The Financial Table is a part of the contract which states all fiscal details including fees and charges. Your lender can change any part of this Financial Table at any time with written notice usually of around 30 days. Although each contract will differ from lender to lender, your Financial Table should include the following:

a. Initial checks

  • ‘Amount of Credit’: It is vital you confirm that this home loan amount is the figure that you agreed on during talks with your broker or lender. You may even wish to re-confirm the stated amount is enough to cover the cost of buying your home and that you can afford this amount.

  • ‘Annual Percentage Rate’: This states which product you have chosen and the current interest rate at which that product includes.

  • 'Repayments': It is easy to assume all the details of your loan contract are correct. When going over your contract make sure you check your budgets twice and ensure that the repayments stated in the offer are correct.

b. Fees and Charges

There are many costs that come part and parcel with buying a home. Some of these will be associated with your mortgage and will be disclosed in your contract under the ‘Fees and Charges’ section.

This section will initially seem quite ‘fee heavy’, although not all will be incurred.

Your solicitor will be able to confirm which of these fees are applicable to you now and later on in the term of your mortgage.

Some of these fees and charges include;

  • bank fees (application fee, bank cheque fee, valuation fee, loan maintenance fee)

  • government charges (mortgage registration fee, mortgage stamp duty, transfer duty (stamp duty) etc)

  • other fees and charges (any other unique fee which does not fall under bank or government fees, such as a search service fee)

  • bank discharge fees – only charged if you discharge the mortgage before a particular term has expired. This fee may include bank and legal costs of preparing the discharge and may begin from around $400, but will be ascertainable when the discharge happens

  • government discharge fees – This is payable to the bank or lender in reimbursement of Land Titles Office fees and charges if incurred by your lender

There are also fees and charges which are listed as ‘may or will become payable’ and will usually be fees associated with lender transactions and statements.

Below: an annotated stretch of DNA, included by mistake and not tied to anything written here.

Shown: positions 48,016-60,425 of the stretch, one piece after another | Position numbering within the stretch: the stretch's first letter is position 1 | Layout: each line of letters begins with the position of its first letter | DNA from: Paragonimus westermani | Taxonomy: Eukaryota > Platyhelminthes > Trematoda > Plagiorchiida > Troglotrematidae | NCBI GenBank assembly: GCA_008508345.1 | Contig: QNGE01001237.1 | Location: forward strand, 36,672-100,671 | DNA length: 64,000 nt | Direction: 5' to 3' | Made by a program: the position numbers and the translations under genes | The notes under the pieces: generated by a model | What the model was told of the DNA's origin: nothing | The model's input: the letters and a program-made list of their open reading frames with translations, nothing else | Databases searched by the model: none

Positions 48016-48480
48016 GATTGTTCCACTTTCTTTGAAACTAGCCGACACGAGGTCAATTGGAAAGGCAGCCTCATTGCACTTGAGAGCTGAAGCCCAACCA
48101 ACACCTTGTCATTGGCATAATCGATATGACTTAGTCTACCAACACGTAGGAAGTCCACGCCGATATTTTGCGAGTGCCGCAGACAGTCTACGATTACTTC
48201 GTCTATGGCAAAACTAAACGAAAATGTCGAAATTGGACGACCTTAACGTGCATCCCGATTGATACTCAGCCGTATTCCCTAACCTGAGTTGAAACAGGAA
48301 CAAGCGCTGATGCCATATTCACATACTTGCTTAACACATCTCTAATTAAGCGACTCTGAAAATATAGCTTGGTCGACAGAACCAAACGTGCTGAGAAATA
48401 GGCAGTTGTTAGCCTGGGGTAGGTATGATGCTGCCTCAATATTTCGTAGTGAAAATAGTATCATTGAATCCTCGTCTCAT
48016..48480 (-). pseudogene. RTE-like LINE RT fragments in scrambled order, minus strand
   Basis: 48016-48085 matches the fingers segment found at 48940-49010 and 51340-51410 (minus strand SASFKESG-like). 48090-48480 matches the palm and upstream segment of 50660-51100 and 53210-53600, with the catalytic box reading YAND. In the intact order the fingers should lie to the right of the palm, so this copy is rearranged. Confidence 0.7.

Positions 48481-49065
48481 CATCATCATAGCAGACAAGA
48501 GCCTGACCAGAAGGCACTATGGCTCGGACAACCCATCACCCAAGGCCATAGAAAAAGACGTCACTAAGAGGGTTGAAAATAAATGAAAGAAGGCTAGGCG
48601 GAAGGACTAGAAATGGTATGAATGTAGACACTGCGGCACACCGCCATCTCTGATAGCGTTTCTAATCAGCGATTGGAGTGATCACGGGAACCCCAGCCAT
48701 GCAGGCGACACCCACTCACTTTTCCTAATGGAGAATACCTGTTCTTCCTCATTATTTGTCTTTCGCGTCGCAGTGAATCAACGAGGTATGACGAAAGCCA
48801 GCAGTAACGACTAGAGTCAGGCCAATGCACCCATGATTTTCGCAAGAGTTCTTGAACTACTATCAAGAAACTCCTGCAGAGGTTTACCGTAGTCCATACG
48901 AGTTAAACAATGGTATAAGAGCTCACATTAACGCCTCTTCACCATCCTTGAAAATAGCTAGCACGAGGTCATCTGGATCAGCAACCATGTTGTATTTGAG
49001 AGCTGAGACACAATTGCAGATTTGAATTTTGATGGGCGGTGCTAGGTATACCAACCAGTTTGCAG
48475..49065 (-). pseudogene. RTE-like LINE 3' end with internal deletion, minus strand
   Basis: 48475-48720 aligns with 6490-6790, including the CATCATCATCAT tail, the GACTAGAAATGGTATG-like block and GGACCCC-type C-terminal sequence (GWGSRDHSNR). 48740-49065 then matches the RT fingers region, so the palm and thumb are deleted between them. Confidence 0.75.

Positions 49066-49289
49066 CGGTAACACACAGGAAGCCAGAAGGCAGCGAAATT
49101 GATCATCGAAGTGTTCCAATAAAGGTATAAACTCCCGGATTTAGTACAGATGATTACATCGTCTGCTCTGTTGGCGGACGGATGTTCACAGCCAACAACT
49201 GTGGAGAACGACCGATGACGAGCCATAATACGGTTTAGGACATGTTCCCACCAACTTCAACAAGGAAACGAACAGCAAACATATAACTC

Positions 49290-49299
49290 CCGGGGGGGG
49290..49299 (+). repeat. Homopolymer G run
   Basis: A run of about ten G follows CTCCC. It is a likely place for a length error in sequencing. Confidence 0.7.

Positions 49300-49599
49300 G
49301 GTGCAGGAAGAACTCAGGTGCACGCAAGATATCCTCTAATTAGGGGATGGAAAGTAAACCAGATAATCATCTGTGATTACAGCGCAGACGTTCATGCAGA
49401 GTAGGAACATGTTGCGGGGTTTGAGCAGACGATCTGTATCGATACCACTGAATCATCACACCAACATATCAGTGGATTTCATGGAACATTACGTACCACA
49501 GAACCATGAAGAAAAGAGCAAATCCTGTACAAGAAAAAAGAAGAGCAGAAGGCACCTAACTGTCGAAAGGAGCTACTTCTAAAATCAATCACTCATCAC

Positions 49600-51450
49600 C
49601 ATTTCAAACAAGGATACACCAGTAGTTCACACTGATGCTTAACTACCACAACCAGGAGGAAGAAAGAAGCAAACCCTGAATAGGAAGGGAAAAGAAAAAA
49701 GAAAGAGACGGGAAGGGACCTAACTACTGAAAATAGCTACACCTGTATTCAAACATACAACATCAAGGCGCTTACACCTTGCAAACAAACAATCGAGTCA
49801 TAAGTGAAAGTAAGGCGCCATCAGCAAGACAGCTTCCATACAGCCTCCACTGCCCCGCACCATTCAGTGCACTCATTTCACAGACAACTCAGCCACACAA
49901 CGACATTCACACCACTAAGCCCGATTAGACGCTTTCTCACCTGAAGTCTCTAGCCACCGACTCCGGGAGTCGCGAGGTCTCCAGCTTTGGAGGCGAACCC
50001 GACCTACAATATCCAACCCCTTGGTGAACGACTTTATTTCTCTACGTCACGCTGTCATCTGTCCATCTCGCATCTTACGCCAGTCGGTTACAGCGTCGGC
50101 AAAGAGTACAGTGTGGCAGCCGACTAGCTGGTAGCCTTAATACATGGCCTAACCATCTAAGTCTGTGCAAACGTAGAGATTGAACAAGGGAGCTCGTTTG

Note: you will also need to make sure you are aware of home loan portability and transfer fees if you are thinking of replacing your existing security with another or if your existing loan is to be transferred to another product – anytime within the period of your loan.

4. Purpose of the Loan

The ‘Purpose of the Loan’ simply confirms why have taken out the mortgage. This may be for an owner occupied property, an investment property, or a personal investment.

5. Commission

This section of the contract stipulates whether or not the lender received your business through a mortgage broker, and how much that broker was paid in commission.

6. Credit-Related Insurance Financed by this Product

If you have opted to pay for additional mortgage protection insurance it will be stated in this section. Mortgage protection insurance would cover your mortgage repayments for a length of time, if you could not work due to illness or injury.

7. Security

It is important that you confirm that your security is stated correctly. The security is the home you have decided to take a mortgage out against.

8. Disbursement Instructions

The ‘Disbursement Instructions’ on your loan contract will outline who is to be paid what and when.

9. Conditions Precedent

The ‘Conditions Precedent’ outlines any outstanding elements which need to be paid before confirmation of the home loan goes ahead. This might also include:

  • Guarantees to provide a certain document

  • Building a pest inspection

  • Fees and Charges

10. Special Conditions

The ‘Special Conditions’ section of your contract discloses particular clauses which are relevant to your mortgage. They will be referenced to points within the standard Terms and Conditions booklet which you are given alongside your contract.

Tips for understanding your home loan contract

To ensure your head is wrapped around the concept of a home loan contract, the following tips will aim to help answer your contract questions.

  • Use a solicitor or conveyancer to go through the loan contract.

  • Use a finance broker to ensure that the most appropriate product is selected for you.

  • First homebuyers should complete the First Home Owner Grant application with a legal representative.

  • Check that your documents have your full name & address spelt correctly.

  • Check that the interest rate and product match what you have discussed with your broker/lender.

  • Read the provision of mortgage document (terms and conditions booklet) for your rights under the lending contract.

  • Have your insurance (buildings cover) ready – include this building insurance when handing back mortgage contract to your lender.

  • Don’t leave the signing of the documents until the last minute, chances are there will be an error that will need to be corrected.

  • Don’t get pressured into signing documents that are not right or are not the product you discussed, have them fixed first.

  • If in doubt ask questions & ask for translations in laymen’s terms, and keep a copy of your contract for your records.